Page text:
New California Sales and Use Tax Audit Procedures

California Sales and Use Tax Regulation 1698.5, which sets forth comprehensive procedures for sales and use tax audits, has been approved by the California Office of Administrative Law. The new regulation, which was proposed by the California Board of Equalization (BOE), goes into effect August 18, 2010. According to the BOE, the regulation was necessary to clearly establish taxpayers’ and BOE staff’s responsibilities and duties during the audit process in order to ensure that BOE staff completes audits in a timely and efficient manner and to help taxpayers better understand and avoid confusion regarding the BOE audit process.

Regulation 1698.5 outlines general audit procedures and includes the expectation that sales and use tax audits be completed within a two-year period from the date of the opening conference and ending on the date of the exit conference. In general, under the new regulation, the BOE will not delay the commencement of an audit pending the conclusion of an audit for prior periods. Nor will an audit be held in abeyance while an appeal of a prior audit winds its way through the BOE’s appeal process.

An audit plan will be required for all audits and includes key dates and issues related to the examination of the taxpayer’s records. The plan is to be discussed with the taxpayer and a copy provided at the beginning of the audit. The plan is to be signed by the auditor and the taxpayer to show a commitment by both parties that the audit will be conducted in the manner discussed.

The new regulation indicates that when the taxpayer does not provide records in response to an auditor’s verbal requests for information, subsequent requests will be made through an Information/Document Request (IDR) process. In general, the taxpayer will be allowed 30 days to provide records in response to the first IDR. If records are not provided, the auditor will send a second IDR and allow the taxpayer 15 days to provide records before a notice and demand to furnish information is sent. The taxpayer will have at least 15 days to provide records in response to the notice and demand before the BOE may issue a subpoena for the requested records or issue a determination based on an estimate. When a taxpayer provides records in response to an IDR, the auditor generally has 30 days to notify the taxpayer whether or not the provided records are sufficient.

Under the new procedures set forth in Regulation 1698.5, the auditor is to inform the taxpayer of proposed adjustments on an Audit Findings Presentation Sheet (“AFPS”) when an area of audit work is completed. If the taxpayer disagrees with the proposed adjustment, the taxpayer will generally have 30 days to provide additional information in response to the AFPS. After receiving any new information, the auditor will have 30 days to notify the taxpayer if an adjustment is warranted based on the information provided.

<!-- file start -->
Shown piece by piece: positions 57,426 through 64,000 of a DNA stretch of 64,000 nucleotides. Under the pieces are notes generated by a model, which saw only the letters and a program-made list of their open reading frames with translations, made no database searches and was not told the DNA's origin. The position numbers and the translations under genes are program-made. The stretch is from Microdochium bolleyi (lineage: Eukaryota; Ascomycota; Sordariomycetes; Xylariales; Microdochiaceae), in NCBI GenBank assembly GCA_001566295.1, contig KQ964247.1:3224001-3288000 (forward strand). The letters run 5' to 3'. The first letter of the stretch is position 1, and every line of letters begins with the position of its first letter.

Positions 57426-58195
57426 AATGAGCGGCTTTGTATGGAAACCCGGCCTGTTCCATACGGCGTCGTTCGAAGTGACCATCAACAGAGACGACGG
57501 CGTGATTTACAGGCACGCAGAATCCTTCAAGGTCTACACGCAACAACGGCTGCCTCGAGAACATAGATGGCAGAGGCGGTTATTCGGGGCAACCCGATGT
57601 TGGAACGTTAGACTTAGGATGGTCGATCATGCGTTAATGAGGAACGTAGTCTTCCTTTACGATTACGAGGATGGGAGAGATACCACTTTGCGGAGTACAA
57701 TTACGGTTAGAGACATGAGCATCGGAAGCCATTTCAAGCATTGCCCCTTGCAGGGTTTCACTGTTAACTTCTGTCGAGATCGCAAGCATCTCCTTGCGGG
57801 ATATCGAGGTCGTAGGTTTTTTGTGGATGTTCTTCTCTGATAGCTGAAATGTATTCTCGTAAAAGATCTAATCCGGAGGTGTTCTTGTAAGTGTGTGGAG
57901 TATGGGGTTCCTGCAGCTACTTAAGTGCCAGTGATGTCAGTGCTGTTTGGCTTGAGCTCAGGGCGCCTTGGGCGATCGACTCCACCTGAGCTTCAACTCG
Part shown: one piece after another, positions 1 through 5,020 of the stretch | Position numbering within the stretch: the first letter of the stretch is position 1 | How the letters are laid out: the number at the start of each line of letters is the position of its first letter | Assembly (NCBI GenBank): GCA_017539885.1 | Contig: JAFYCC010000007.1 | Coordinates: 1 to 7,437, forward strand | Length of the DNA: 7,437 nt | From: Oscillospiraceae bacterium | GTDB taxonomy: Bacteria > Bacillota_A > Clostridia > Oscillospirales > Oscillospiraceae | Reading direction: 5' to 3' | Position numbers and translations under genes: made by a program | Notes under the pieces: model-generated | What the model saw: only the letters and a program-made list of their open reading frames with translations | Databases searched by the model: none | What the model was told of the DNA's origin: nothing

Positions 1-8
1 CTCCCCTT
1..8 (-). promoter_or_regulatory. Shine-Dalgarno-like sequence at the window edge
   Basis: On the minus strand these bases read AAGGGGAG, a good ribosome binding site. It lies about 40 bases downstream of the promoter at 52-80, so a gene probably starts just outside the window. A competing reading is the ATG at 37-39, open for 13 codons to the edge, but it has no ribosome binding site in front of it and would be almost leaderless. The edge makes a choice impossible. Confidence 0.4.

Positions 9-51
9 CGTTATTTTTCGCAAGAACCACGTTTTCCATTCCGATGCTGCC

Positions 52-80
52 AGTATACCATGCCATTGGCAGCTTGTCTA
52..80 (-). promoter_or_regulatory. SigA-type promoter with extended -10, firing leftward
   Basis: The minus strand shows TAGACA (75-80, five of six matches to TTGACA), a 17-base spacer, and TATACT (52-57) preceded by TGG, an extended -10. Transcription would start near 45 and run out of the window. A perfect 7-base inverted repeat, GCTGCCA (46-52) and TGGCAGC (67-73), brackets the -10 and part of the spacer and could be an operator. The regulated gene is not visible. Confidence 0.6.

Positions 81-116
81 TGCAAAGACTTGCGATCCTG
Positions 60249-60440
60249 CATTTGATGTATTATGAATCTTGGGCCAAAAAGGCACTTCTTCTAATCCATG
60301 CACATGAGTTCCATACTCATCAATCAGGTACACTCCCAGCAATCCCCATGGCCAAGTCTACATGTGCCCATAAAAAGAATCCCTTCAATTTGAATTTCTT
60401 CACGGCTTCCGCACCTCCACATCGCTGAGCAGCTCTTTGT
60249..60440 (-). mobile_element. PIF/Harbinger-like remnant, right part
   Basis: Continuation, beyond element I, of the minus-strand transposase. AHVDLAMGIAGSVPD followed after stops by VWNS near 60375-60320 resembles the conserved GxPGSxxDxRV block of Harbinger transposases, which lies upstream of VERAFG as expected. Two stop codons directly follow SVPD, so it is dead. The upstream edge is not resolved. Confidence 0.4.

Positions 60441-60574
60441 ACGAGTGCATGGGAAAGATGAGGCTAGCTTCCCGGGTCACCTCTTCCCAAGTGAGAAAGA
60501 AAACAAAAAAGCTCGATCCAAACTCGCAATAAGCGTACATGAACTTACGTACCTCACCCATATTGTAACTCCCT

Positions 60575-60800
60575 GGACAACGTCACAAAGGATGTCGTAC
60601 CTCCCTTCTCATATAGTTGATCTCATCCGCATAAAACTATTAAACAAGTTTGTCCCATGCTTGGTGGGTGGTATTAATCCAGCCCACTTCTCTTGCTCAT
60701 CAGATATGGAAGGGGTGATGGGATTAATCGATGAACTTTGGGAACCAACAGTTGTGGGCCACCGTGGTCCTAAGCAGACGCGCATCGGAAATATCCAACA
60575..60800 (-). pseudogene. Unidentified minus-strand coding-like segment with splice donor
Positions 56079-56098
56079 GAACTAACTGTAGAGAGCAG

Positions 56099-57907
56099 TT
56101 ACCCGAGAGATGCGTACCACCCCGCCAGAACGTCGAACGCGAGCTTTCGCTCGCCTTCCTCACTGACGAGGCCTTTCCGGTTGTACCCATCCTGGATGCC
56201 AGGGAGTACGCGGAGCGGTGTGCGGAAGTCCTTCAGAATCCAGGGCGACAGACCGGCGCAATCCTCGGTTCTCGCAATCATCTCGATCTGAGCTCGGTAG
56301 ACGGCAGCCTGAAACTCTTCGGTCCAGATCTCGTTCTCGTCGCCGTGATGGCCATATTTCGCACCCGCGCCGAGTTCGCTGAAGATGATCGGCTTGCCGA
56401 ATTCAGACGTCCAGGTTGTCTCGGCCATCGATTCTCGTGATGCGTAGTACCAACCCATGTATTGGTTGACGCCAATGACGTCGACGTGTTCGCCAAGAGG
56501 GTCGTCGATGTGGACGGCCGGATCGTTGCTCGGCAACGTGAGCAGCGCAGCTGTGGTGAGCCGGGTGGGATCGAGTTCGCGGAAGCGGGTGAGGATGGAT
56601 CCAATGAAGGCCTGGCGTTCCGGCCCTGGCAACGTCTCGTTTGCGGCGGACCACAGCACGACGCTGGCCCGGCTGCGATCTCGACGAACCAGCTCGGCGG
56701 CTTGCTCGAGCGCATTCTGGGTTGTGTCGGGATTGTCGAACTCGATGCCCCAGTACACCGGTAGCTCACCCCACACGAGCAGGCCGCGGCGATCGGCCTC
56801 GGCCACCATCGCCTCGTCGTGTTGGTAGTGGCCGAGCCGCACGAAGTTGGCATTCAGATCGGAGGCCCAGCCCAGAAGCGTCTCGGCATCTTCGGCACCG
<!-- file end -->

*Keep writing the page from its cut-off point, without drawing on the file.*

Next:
Regulation 1698.5 references for the first time a series of conferences between the audit staff and the taxpayer, such as “pre-audit conference,” “opening conference,” “status conference” and “exit conference.”

Finally, Regulation 1698.5(b)(3) discusses the use of waivers of the statute of limitations and sets forth the circumstances under which an auditor may request a taxpayer sign a waiver. Auditors may request a taxpayer sign a waiver when there is sufficient information to indicate that an understatement or overstatement exists, but there is insufficient time to complete the audit before the expiration of the statute of limitations. The auditor may also request a waiver be signed when a taxpayer requests a postponement before the audit begins or while an audit is in process. If the taxpayer declines to sign a waiver, the BOE may issue a determination for the expiring period(s). Supervisory approval of the circumstances which necessitated the request for the waiver is to be documented in the audit before the waiver is presented to the taxpayer for signature. If the extension of the statute of limitations totals two years or more, approval by the District Principal Auditor will be documented in the audit before the waiver is presented to the taxpayer for signature. The new regulation also provides that the time frames referenced therein (two-year audit period, IDR deadlines, etc.) have no effect on the statute of limitations for issuing a determination. See Regulation 1698.5(b)(6)(C).

Regulation 1698.5 is the first attempt by the BOE to prescribe procedures for conducting sales and use tax audits in a formal regulation. Previously, many aspects of the regulation were contained in the BOE’s Audit Manual and audits informally involved many of the conferences now being specifically identified and defined. The IDR process and AFPS are being utilized for the first time. Time will tell whether the new regulation actually will result in the more timely and efficient completion of audits.